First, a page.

Defining Your Own Sense of Fulfillment in Engineering

As we near the end of the year 2019, I find myself reflecting on my favorite pieces of wisdom captured during this calendar year. One of my favorites, undoubtedly, is this snippet taken from A Guide to the Good Life: The Ancient Art of Stoic Joy: “Most of us are ‘living the dream’ – living, that is, the dream we once had for ourselves.”

For those of us so fortunate as to have achieved a dream we had for ourselves, only to realize it may no longer qualify as a ‘dream’ in the sense we’d originally intended, where does this leave us? And what does it look like to re-route once you’ve realized this bittersweet truth?

When I talk with SOLIDWORKS users in my daily life, we do, of course, take ample time to talk about their businesses, the products they create, and how they use our products to do so. But it’s important to take a step back at times and look at the course of events – occurring both externally and internally – that led them to make the choices leading them to where they find themselves today.

This theme has been a recurring one in my talks with Inertia Engineering‘s Founder & CEO, Ray Minato. Inertia Engineering has been around for over 15 years now, but before that, Ray spent quite some time in the automotive design, manufacturing and motorsports industries. From a young age, this is where he always saw himself ending up. He worked incredibly hard to obtain the proper experience and connections to advance in these worlds – dream worlds for many aspiring engineers, to be sure.

A photo of Gareth Kenworthy (Inertia), Daniel Granillo (SOLIDWORKS), myself, and Ray (left to right) from my visit with Daniel to Inertia earlier this year.

“I didn’t start my business until about 10 years into my career. My first job after graduating was in automotive manufacturing. My childhood dream – what was directing me into engineering – was to design race cars,” Ray told me.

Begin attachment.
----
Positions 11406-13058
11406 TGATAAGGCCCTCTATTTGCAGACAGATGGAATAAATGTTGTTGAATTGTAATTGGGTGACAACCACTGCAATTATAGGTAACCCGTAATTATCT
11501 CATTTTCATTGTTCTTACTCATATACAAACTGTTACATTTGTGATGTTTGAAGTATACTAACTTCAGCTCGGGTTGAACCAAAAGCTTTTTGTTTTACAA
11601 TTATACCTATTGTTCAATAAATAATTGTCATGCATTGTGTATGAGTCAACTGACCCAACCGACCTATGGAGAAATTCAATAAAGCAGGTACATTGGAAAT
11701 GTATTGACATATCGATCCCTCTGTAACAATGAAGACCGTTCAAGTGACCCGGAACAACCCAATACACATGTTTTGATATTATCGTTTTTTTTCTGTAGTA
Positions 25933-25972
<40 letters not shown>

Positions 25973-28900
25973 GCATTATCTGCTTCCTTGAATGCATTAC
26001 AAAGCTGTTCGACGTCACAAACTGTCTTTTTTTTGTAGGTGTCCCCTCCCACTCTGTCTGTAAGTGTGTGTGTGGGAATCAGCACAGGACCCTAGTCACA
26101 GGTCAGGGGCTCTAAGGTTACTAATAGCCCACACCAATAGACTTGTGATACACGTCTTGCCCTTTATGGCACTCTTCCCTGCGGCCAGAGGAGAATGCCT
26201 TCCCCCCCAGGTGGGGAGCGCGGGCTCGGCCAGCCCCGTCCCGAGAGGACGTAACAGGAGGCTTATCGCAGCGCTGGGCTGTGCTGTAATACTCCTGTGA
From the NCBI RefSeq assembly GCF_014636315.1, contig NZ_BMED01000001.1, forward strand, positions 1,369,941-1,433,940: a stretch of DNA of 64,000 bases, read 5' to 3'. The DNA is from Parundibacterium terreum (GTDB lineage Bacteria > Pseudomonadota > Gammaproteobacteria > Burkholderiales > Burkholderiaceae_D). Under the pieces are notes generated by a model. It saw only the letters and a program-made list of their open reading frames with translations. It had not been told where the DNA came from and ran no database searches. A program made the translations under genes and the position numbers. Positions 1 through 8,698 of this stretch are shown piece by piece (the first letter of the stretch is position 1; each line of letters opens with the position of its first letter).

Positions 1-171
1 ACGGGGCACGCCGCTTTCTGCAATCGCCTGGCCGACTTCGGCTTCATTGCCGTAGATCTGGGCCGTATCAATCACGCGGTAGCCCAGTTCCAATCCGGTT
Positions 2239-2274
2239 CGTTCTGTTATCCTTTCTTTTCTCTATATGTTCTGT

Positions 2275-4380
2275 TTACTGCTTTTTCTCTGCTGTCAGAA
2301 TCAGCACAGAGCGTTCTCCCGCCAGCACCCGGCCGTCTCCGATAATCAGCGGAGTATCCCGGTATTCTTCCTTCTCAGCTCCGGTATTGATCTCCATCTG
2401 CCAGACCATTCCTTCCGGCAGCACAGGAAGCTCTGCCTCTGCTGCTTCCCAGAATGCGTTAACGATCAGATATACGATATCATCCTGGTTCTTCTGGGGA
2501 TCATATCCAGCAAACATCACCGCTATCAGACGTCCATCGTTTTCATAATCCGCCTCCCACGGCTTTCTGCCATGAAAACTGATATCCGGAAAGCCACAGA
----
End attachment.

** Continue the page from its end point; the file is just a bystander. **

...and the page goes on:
Ray continued: “So I took a job making car parts – interior automotive parts. I figured: I’ll learn what I can. I spent about 3 years in a purely manufacturing environment. I progressed quite quickly, but it ultimately wasn’t what I wanted to do.”

And so, as all good (future) entrepreneurs do, Ray set out to seed opportunities based on what was available to him at the time, with the goal of getting where he wanted to be eventually.

“I was volunteering with a local race team during that time as well,” Ray continued. “I’d always wanted to get involved in motorsports. I decided to quit my day job after progressing from a Process Engineer to an Engineering Manager. I got put into that position and I was, by all accounts, successful – but that just wasn’t my passion.”

“If I would’ve stuck around, I would’ve become Senior Management. I was making really good money – more than my friends were.”

He began to become, even at that early age, more in tune with the idea that a personal sense of fulfillment in his work mattered to him. And, with each professional opportunity, his internal compass became more and more fine-tuned.

Without being too much of a spoiler here: I think these photo renderings displayed at Inertia Engineering capture Ray’s interest in the automotive space quite well. Picture below are Inertia’s ‘Company Value Cards,’ which are well-worth reading about here.

“That’s why I left to become a race car mechanic. It was my entry point into that industry. I figured I’d get in then find a way to work my way up from there. I quickly progressed into being a race engineer.

After spending “about 2-3 years” doing that, he finally got a job doing vehicle design for a small company. “That was kind of my first real professional gig designing vehicles. I was working as a race engineer on the weekends, and designing cars during the week,” Ray continued.

His childhood dreams were suddenly coming to fruition – the risks in leaving a lucrative job, fairly early in his career, beginning to clearly pay off to anyone following his story and stated inspirations. But something was wrong.